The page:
When Gwen Bolden, a former Los Angeles County teacher of the year, retired, she decided to develop an after-school program to deal with children in crime-ridden areas of the city. The mother of three grown children, she is executive director of the Gwen Bolden Foundation.
I have done an after-school tutorial program for almost 14 years. We are now in three elementary schools where the kids were not reading and computing well.
The parents and the kids want tutorial programs. Last Friday, I had 60 kids from an elementary school and I was just besieged with requests, "Please help me, I need to read better, I need to compute better, I don't know my multiplication facts." But funds are limited.
I got on the phone and called different universities and colleges that have programs and hopefully we'll get some young volunteers. When the kids are asking for help, how can you turn down such a need?
These are children that want to learn. The ages range from 6 to 12. Each child had a personal problem. One child said she needed help with division, another said that they were working on fractions.
We are with a city program and our funding started out at $37,000 and it's been cut to $20,000. We can only employ two people, so what we've been doing is giving small stipends to people who can tutor a couple of hours a day.
The principal of Menlo sent home applications offering an after-school tutorial program, because he wanted to see what interest there was. We got such a response, we had to use the cafeteria. So it's just not true what they say about the kids in our community, that they don't want to learn, they don't have the interest, and all they want to do is gang-bang.
A long time ago, L.A. public schools had tutorial programs, we had Teen Post, we had a lot of things set up. There were Teen Posts all over the city, and youngsters used to go there after school. Teen Post was a building where there were adults who would help children with their homework, who provided some guidance. They mostly focused on recreational activities. They went on field trips and did the kinds of things that kept a youngster busy, active and productive. I'm unsure of when this program was cut, but I know of only two Teen Posts today.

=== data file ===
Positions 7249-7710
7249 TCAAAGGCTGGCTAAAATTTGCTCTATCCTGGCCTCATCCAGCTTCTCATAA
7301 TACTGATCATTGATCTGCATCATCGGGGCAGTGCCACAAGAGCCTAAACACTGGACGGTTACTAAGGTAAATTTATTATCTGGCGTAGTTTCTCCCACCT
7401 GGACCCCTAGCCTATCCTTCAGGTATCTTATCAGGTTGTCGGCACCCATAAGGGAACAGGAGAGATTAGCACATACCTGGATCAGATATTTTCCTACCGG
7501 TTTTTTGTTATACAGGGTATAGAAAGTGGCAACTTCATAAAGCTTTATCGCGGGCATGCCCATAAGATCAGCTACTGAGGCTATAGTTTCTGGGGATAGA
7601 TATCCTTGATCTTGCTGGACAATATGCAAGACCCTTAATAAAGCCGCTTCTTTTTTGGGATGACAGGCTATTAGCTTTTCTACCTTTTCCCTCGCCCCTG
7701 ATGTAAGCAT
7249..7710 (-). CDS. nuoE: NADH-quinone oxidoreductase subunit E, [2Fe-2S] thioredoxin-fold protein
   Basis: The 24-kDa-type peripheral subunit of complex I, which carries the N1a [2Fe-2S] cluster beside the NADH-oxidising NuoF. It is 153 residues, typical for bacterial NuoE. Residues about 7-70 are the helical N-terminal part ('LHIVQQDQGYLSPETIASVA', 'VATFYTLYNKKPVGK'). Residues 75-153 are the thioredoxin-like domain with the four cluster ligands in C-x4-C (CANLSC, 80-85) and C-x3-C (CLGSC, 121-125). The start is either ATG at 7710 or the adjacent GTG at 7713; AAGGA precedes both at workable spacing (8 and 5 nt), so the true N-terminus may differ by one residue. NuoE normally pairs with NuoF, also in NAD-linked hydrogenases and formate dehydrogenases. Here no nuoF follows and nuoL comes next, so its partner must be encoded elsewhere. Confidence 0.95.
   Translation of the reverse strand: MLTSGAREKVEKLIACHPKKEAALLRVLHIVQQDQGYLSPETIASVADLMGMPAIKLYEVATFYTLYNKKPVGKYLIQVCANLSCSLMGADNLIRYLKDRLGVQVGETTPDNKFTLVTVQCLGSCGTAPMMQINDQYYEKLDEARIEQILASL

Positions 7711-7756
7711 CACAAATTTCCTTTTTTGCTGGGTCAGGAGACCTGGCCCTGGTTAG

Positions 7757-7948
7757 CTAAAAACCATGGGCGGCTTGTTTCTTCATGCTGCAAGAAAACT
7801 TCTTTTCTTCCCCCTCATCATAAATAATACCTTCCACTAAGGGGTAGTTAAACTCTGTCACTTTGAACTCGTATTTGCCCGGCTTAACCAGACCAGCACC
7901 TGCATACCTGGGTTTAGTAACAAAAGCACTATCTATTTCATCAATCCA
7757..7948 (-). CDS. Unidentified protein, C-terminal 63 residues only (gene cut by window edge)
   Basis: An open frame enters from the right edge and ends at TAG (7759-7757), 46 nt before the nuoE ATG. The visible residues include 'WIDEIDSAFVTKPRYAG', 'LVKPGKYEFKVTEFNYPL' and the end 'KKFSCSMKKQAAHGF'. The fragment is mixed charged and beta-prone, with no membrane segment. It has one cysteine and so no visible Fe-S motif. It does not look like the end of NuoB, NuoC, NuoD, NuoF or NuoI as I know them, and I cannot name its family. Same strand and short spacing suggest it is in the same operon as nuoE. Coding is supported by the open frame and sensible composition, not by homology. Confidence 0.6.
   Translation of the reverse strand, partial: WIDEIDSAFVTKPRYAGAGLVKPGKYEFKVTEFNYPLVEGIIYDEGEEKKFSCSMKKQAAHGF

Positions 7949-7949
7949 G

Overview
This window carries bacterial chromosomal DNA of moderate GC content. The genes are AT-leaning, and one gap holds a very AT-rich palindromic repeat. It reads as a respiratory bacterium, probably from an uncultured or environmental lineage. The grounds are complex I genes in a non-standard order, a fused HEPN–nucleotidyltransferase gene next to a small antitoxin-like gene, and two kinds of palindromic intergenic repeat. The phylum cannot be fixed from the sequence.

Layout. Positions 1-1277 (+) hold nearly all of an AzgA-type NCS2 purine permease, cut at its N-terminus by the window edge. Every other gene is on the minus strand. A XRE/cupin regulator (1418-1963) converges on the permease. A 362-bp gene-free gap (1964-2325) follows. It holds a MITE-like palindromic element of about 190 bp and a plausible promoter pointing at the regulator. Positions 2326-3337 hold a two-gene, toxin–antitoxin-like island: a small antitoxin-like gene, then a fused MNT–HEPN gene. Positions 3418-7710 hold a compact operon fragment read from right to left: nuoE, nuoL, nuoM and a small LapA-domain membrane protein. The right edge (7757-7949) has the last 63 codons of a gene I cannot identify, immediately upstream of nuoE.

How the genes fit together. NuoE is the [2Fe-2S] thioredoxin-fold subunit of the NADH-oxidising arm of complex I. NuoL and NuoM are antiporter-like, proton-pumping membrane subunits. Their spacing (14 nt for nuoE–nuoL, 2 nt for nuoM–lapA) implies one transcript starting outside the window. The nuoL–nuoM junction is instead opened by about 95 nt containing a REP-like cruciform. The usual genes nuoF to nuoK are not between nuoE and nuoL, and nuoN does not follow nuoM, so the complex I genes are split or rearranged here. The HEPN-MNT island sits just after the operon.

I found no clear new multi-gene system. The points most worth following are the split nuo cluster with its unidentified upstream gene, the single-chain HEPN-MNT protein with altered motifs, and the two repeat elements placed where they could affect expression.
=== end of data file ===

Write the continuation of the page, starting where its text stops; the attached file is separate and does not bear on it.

When something works, it seems like the powers that be cut it out, like it's not meant to work. Teen Post is a perfect example of that. That worked for the majority of youngsters who participated in it. They also gave supervised dances, where youngsters could go and let off some steam. Now, most teachers leave at 3 o'clock. There might be that concern for their safety.
I am 67 and was one of the first black women commissioned in the U.S. Navy in 1951. I was in the Navy for 5 1/2 years and left at the rank of lieutenant junior grade. I have lived through a lot of things since then, and I guess I'm as fearful as the next person, but I don't let fear stop me from doing what I believe I have to do.
I was born in Bermuda, but I came to the States when I was 6. I graduated from Wilberforce University in Xenia, Ohio, which is the oldest black university in this country. My father was a doctor, he just died recently. He and my mother both graduated from Wilberforce.